The 39th instalment of the Library of Wales series brings a reissue of this classic by Rhys Davies. This is the second novel by Davies to feature in the series which also comprises The Withered Root as its 12th release.
One of the godfathers of the modern short story tradition, Davies is currently less known for his novels, despite having written twenty. The absence of the widespread celebration of this novel and indeed Davies as novelist is a rich mystery. His longer works can justifiably fit into a canon of European high-naturalism of which he could be called a late exponent and his psychological insights and mastery of words are noteworthy. He was a well-connected man with many well-known artist and writer friends yet he still was quietly and confidently committed to the process of writing more than any of the trimmings or distractions surrounding the scene. Never a man to be not drawn by the alternative routes many writers have taken consciously or not to notoriety, the illumination and warmth of which their writing enjoys the vicarious benefits of.
A Time To Laugh is set in a mining valley in south Wales at the turn of the twentieth century and concerns the political burgeoning of the young physician Tudor Morris whose socialist views find a worthy outlet in his support of the local miners strikes. Discontent with the meretricious aspirations of his own middle class upbringing, Tudor befriends the impecunious and enigmatic siblings Melville and Daisy and through their association begins to gain credence as a sincere supporter of the working revolutionaries attempting to correct the class inequality in the valley. “My fight…” Tudor tells a miner ill at ease with this middle class doctor’s inclusion in the inner circle of the movement, “is inside myself, yours outside, but the goal seems to be the same – physical and spiritual ease.”
The falling price of coal and the introduction of the insidious sliding scale system of wage reduction – whereby the miners wages fell in line with coal prices – cause seismic vacillations in the quality of life for the mining families of the valley leading eventually to ever more violent civil unrest and the emergence of the spirit of reform.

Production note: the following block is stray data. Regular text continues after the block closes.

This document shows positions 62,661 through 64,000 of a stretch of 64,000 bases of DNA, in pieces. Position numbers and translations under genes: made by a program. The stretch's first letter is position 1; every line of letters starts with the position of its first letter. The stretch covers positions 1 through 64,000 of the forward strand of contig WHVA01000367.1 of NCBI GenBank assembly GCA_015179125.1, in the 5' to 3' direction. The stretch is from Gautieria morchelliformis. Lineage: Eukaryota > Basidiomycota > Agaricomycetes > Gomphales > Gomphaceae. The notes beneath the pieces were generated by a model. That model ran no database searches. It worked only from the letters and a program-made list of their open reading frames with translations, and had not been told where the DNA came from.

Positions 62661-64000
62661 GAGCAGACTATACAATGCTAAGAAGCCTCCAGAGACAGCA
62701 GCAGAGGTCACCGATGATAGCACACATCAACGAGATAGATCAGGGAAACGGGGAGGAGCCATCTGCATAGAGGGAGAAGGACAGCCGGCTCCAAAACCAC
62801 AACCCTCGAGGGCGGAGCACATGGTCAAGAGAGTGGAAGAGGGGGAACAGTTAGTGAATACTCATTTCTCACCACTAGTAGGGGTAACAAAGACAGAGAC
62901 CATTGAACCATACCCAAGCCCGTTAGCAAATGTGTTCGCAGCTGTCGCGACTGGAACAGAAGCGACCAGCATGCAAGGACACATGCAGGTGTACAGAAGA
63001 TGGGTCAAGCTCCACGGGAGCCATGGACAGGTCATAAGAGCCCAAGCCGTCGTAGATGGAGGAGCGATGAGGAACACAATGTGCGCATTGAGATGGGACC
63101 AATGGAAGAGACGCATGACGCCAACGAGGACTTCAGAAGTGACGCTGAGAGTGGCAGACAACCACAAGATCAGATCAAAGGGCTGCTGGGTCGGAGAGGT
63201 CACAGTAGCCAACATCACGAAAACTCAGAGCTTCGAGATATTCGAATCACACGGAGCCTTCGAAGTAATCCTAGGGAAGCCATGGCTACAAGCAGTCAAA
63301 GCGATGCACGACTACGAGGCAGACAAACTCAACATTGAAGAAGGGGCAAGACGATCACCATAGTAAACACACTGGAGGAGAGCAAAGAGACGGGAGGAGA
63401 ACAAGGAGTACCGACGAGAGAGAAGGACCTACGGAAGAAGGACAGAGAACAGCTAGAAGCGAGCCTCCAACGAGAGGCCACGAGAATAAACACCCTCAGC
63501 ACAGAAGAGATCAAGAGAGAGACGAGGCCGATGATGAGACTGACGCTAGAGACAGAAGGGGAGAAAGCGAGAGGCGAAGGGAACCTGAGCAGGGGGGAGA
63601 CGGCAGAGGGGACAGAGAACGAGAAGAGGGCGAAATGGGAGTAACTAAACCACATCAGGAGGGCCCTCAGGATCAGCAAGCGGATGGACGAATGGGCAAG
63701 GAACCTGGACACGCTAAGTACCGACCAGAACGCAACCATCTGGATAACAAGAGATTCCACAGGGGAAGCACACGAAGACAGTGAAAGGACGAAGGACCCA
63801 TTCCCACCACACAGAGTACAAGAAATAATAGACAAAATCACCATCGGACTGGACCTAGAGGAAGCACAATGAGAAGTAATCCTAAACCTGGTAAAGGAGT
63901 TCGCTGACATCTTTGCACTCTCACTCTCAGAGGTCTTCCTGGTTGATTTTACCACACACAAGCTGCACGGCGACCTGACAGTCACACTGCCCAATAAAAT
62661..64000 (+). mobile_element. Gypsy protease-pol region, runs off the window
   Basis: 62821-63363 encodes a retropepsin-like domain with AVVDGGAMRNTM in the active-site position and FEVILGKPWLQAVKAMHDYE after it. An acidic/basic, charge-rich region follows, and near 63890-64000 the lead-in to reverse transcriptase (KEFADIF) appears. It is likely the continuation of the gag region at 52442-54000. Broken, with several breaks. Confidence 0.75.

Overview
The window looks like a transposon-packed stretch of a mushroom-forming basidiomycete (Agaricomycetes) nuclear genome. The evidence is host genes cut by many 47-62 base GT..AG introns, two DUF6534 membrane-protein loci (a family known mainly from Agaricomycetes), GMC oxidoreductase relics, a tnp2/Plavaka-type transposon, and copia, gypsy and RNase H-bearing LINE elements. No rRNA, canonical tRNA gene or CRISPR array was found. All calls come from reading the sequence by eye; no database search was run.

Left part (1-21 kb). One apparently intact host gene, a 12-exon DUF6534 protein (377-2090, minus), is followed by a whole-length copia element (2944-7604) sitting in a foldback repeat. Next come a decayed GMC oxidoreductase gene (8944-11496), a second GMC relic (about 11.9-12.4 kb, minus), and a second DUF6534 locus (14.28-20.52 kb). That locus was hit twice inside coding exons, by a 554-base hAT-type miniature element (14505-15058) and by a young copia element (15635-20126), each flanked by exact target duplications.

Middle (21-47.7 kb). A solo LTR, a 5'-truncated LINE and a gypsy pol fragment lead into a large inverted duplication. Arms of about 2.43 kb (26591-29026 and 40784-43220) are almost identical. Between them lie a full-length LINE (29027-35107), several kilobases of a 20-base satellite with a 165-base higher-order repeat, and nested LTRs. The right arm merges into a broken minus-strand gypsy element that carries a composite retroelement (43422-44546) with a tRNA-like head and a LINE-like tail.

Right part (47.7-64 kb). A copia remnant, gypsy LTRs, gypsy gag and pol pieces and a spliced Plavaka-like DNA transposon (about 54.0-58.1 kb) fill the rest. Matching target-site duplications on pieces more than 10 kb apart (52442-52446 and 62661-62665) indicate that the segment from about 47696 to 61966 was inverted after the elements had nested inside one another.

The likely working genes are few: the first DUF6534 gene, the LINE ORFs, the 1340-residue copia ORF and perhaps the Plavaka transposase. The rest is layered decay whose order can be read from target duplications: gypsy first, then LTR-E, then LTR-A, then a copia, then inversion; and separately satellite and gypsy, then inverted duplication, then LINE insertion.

Melville spends much of the novel serving hard-labour for the importance of his role in the movement but his spirit pervades the novel and he returns for the final chapter to see in the new year and century with his sister, now Tudor’s wife. Melville is in many ways the talisman of the workers movement and the usher of progress, the most noble character in the novel and a focal embodiment for Tudor’s admiration of the cause.
The history of the miners was a long tale, dark with squalor, noisy with yells, smelly with sweat – from the beginning of the century strike-leaders such a Dick Penderyn and Lewis the Huntsman were sacrificed at the gibbets, to this last year of it when he, Melville, supposed he’d soon be doing a stretch of hard labour for his organising ability.
The narrative builds and sweeps in a calm unhurried but stimulating pace and Davies develops a sophisticated psychological portrait of young man trying to change for better a society which is neatly graphed as the arc is realised. Tudor Morris turns from a callow yet morally and intellectually excitable voyeur romancing over the colour of the working classes to a credible, sympathetic and admirable modern day Culpeper. A man willing to contest the reality of the world and human nature, aware of the peeling boundaries that were falling from the body of the orthodoxy in the late 1890s.